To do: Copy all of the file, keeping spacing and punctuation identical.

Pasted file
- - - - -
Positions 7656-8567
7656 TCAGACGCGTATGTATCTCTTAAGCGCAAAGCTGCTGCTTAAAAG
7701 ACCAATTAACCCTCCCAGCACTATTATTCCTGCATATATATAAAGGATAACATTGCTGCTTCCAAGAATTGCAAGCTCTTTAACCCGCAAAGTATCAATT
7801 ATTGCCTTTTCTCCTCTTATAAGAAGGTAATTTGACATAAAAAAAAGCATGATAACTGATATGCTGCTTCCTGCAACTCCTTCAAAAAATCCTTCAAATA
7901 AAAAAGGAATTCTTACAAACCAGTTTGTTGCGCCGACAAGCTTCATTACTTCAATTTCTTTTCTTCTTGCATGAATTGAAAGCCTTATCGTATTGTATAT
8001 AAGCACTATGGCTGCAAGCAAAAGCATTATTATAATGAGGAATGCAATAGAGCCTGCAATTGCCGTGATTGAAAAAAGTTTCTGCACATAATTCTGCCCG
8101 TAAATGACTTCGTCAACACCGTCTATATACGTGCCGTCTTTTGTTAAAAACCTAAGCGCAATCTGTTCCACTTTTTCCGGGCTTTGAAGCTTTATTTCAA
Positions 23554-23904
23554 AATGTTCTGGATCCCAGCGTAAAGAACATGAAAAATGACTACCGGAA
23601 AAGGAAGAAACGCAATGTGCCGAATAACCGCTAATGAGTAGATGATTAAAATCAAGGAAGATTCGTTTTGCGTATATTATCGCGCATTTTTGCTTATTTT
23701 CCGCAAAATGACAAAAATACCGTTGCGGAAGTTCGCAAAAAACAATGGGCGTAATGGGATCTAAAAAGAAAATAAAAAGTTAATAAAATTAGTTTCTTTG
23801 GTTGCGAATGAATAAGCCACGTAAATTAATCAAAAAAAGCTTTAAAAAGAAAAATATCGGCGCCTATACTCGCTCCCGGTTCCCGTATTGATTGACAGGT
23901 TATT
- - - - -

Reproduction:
Positions 7656-8567
7656 TCAGACGCGTATGTATCTCTTAAGCGCAAAGCTGCTGCTTAAAAG
7701 ACCAATTAACCCTCCCAGCACTATTATTCCTGCATATATATAAAGGATAACATTGCTGCTTCCAAGAATTGCAAGCTCTTTAACCCGCAAAGTATCAATT
7801 ATTGCCTTTTCTCCTCTTATAAGAAGGTAATTTGACATAAAAAAAAGCATGATAACTGATATGCTGCTTCCTGCAACTCCTTCAAAAAATCCTTCAAATA
7901 AAAAAGGAATTCTTACAAACCAGTTTGTTGCGCCGACAAGCTTCATTACTTCAATTTCTTTTCTTCTTGCATGAATTGAAAGCCTTATCGTATTGTATAT
8001 AAGCACTATGGCTGCAAGCAAAAGCATTATTATAATGAGGAATGCAATAGAGCCTGCAATTGCCGTGATTGAAAAAAGTTTCTGCACATAATTCTGCCCG
8101 TAAATGACTTCGTCAACACCGTCTATATACGTGCCGTCTTTTGTTAAAAACCTAAGCGCAATCTGTTCCACTTTTTCCGGGCTTTGAAGCTTTATTTCAA
Positions 23554-23904
23554 AATGTTCTGGATCCCAGCGTAAAGAACATGAAAAATGACTACCGGAA
23601 AAGGAAGAAACGCAATGTGCCGAATAACCGCTAATGAGTAGATGATTAAAATCAAGGAAGATTCGTTTTGCGTATATTATCGCGCATTTTTGCTTATTTT
23701 CCGCAAAATGACAAAAATACCGTTGCGGAAGTTCGCAAAAAACAATGGGCGTAATGGGATCTAAAAAGAAAATAAAAAGTTAATAAAATTAGTTTCTTTG
23801 GTTGCGAATGAATAAGCCACGTAAATTAATCAAAAAAAGCTTTAAAAAGAAAAATATCGGCGCCTATACTCGCTCCCGGTTCCCGTATTGATTGACAGGT
23901 TATT